History Of The Cha Cha Dance

By Melanie LaPatin

Everyone knows how to dance the Cha Cha, even if they have never danced before in their life. Everyone knows the beat, One, Two, CHA-CHA-CHA! In fact, when it first caught on in America around 1954, it was known as the Cha Cha Cha.

The Bobby Rydell song begins, Baby, baby, come on sway me, drive me crazy. Do the Cha Cha Cha. Theres a recent song by David Nash called Cha Cha like Charo, referring to the blonde Latin bombshell known for being unabashedly Latin in all her unbridled glory. Born in Murcia, Spain, Charos real name is Mara Rosario Pilar Martnez Molina Moquiere de les Esperades Santa Ana Romanguera y de la Najosa Rasten and she helped popularize Latin music in the United States.

Immensely popular for the beginning, the Cha Cha is a dance that has never gone out of style and is a perennial favorite at weddings. The dance is very easy to learn, and once you have the basic pattern down, you can use as much of the dance floor " or as little " as you like.

You can dance it in a crowded room or a wide open space. Cha Cha came from the Mambo, as people began dancing to the distinct background beat. Originally called the Triple Mambo, the Cha Cha soon spun off on its own.

Havana, Cuba was one of the hottest hot spots to go in the 1940s. Sky Masterson takes Miss Sarah Brown to Cuba to impress her and win a bet in the Broadway musical, Guys and Dolls. Tennessee Williams and Ernest Hemingway visited Cuba and the experience influenced their writings. Havana was an extremely popular resort for the rich and famous who could get there.

The most famous American dance bands as well as many outstanding Latin orchestras native to Cuba played in the city's casinos. It was here that the Mambo was born, and the Cha Cha Cha was an offshoot of that dance.

The Cha Cha was originally one of the Mambo moves, where two slow steps were followed by three quick steps, changing weight on each step. This figure from the Mambo became the basic step of the Cha Cha. Given its close association with the Rumba and Mambo, it should be no surprise that the Cha Cha is very similar in style. The feet remain close to the floor as in most Latin dances. The hips move free freely, although the upper body is usually erect and the dancers glide across the floor at approximately 126 beats per minute in 4/4 time.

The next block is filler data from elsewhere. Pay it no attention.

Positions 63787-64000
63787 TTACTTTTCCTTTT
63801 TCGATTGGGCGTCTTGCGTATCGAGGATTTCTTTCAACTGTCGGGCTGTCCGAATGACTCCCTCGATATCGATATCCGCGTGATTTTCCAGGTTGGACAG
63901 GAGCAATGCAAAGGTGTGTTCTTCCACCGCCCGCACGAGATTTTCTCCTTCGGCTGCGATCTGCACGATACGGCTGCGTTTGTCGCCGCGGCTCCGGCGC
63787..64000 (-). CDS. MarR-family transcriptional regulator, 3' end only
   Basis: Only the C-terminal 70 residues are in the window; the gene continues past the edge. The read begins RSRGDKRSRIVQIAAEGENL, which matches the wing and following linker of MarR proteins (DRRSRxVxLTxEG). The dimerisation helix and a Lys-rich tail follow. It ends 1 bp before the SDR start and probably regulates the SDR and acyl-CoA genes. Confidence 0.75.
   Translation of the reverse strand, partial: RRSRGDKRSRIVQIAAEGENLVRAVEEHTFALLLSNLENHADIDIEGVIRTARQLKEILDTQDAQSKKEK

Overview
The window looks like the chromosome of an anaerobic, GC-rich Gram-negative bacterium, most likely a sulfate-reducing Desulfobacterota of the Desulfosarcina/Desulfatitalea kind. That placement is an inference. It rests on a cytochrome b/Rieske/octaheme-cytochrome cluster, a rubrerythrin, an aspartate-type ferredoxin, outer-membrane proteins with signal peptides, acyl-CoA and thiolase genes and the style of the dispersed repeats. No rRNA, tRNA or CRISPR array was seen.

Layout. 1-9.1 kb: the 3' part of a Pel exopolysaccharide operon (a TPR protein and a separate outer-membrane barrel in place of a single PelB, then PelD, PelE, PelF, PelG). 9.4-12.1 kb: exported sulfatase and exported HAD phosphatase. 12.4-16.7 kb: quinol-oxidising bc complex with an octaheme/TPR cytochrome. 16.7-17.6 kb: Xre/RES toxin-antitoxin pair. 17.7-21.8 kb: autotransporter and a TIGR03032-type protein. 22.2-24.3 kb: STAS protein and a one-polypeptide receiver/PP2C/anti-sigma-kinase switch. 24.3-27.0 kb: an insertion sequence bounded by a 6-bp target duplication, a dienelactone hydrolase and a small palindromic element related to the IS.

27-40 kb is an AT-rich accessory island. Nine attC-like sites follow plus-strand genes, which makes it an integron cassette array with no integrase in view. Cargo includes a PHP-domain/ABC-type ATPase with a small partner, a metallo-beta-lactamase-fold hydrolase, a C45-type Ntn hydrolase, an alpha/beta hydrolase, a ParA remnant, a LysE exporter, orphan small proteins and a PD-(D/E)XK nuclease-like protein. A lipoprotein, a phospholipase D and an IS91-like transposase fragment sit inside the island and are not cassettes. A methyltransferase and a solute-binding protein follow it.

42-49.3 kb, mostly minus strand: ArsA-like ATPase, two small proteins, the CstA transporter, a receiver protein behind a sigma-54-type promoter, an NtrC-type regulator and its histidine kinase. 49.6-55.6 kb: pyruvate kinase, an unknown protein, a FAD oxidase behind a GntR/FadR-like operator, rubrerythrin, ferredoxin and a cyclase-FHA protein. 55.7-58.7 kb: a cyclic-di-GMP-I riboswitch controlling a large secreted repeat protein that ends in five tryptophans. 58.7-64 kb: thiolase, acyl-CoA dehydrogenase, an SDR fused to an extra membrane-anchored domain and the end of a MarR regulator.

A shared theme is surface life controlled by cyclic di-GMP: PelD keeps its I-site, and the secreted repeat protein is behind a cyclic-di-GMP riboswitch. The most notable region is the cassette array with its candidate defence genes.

In 1952, an English dance teacher named Pierre Lavelle travelled to Cuba, and brought his version back to the British Isles. The famous American dance instructor Arthur Murray thought it would be easier to learn if he simplified the dance to a 1, 2, 3, Cha Cha rhythm. Although this amounted to pretty much the same thing, the Cha Cha slowed down somewhat and became a bit more mechanical for Murrays students.

To this day, the Cha Cha has remained one of the most popular dances in competitions and dance halls. Less sensual than the Mambo and less erotic than the Bolero, it is just plain fun to dance. In the words of the immortal Sam Cooke, Everybody loves the Cha Cha Cha! - 30231

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